After talking to @uekerman and @MakisH about the issues I found coupling MBDyn and OpenFOAM and having found some interesting cues in the discussion from IQN fails for quickly changing forces during wetting in a free-surface FSI problem,
I would like to share some thoughts and considerations about my setup and PreCICE configuration. I am working on a vertical flap setup, where the structure is composed of a set of MBDyn beams and the fluid is a OF incompressible model. The forces and displacements of the fluid mesh points at the interface are mapped to MBDyn nodes by means of external structural mapping.
I have issues in making the setup converge when the ratio between the fluid density and the solid density increases. My configuration for the coupling scheme is the following:
<coupling-scheme:serial-implicit> <time-window-size value="1.e-2" /> <max-time value="10."/> <participants first="Solid" second="Fluid"/> <exchange data="Forces0" mesh="Solid-Mesh" from="Fluid" to="Solid" initialize="0"/> <exchange data="Displacements0" mesh="Solid-Mesh" from="Solid" to="Fluid" initialize="0"/> <max-iterations value="50"/> <relative-convergence-measure limit="1e-4" data="Displacements0" mesh="Solid-Mesh"/> <relative-convergence-measure limit="1e-2" data="Forces0" mesh="Solid-Mesh"/> <!--<extrapolation-order value="2"/>--> <acceleration:IQN-ILS> <data name="Forces0" mesh="Solid-Mesh"/> <data name="Displacements0" mesh="Solid-Mesh"/>--> <preconditioner type="residual-sum"/> <filter type="QR1" limit="1e-3"/> <initial-relaxation value="0.1"/> <max-used-iterations value="10"/> <time-windows-reused value="10"/> </acceleration:IQN-ILS> </coupling-scheme:serial-implicit>
I would summarize my best results up to now as follows:
- I am using serial implicit coupling on forces as they converge with more difficulty. At the moment I don’t know if parallel implicit coupling would perform better, basically because of this topic: Assertion failed on ResidualSumPreconditioner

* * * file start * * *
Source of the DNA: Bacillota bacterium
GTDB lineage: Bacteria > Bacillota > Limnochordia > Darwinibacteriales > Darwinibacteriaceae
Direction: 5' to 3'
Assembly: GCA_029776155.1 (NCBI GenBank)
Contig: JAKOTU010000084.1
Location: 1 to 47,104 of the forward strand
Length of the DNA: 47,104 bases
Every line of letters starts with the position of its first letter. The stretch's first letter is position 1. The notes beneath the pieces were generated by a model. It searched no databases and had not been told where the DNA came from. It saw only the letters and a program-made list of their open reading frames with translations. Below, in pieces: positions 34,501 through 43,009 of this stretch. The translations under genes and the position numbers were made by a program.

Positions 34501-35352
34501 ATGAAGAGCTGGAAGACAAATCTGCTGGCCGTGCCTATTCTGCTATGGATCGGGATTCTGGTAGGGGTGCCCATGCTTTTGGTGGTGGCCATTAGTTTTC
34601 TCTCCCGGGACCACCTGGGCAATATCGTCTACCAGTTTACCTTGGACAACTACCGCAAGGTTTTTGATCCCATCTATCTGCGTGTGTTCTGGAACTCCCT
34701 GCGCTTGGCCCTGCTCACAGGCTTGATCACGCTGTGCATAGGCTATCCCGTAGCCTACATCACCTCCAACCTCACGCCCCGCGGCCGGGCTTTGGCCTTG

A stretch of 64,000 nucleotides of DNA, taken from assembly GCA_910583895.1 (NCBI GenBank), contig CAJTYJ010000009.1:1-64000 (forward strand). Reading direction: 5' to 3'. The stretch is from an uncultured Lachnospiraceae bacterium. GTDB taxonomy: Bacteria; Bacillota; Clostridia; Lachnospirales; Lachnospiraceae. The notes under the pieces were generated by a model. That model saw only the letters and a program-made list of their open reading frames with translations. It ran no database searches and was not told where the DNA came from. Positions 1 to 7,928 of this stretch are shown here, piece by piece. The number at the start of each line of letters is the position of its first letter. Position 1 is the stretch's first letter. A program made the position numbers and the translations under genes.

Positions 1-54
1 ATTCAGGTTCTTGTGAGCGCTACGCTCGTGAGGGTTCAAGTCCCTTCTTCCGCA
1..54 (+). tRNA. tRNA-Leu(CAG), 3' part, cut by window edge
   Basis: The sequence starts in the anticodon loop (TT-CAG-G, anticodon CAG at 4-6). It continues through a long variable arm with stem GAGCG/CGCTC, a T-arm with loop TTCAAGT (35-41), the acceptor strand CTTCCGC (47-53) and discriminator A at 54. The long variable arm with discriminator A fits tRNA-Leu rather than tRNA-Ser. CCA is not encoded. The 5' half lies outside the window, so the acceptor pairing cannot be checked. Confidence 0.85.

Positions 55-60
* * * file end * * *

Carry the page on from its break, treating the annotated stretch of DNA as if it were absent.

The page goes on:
- I also need to use a higher convergence limit on forces because of the difficulty in convergence
- IQN-ILS performs better than IQN-IMVJ
- filter type QR1 performs much better than QR2
I wonder if there could be other tests I could do. Afaik this is the the most stable configuration, as the convergence measures tend to improve step after step and not jump wildly during the coupling iterations.
What concerns me at the moment is some problem regarding the distribution of the forces at the interface. The problem is basically 2D, more or less like @JessicaMarino said in
For this reason I constrained the MBDyn nodes to move in the x-z plane and to rotate only around the y-axis (this is also done in the CalculiX tutorial). The OpenFOAM case ha only one cell in the y direction (I haven’t experimented with the cell length in y). I compute the resultant force and moment at the root of the flap both in the fluid (OF plugin) and in the structure. for the 2D nature of the problem, moments around the x and z axes should be 0 and so they are in the fluid. What happens in the solid is that the x or z components of the forces at the nodes are unbalanced as shown in the following pictures:
This gives a net moment around x or z at some timesteps and this solution is “stable” i.e. the coupling converges to it and stays there until the iteration steps end. this effect can be seen when plotting the forces and moment at flap root:
The difference between solid and fluid forces at the beginning of the simulation is due to the fact that I am using a progression of forces applied to the solid. Otherwise the resultant forces are consistent and the y-moment too.
this condition in general does not make the simulation diverge but it makes it very slow as a lot of iterations are done. I am using mapping:rbf-thin-plate-splines to map forces from fluid to solid. I have also tried to double the number of cells of the solid:
but this makes the coupling diverge immediately.
Is there a way I can overcome this problem? for example another kind of mapping could be better?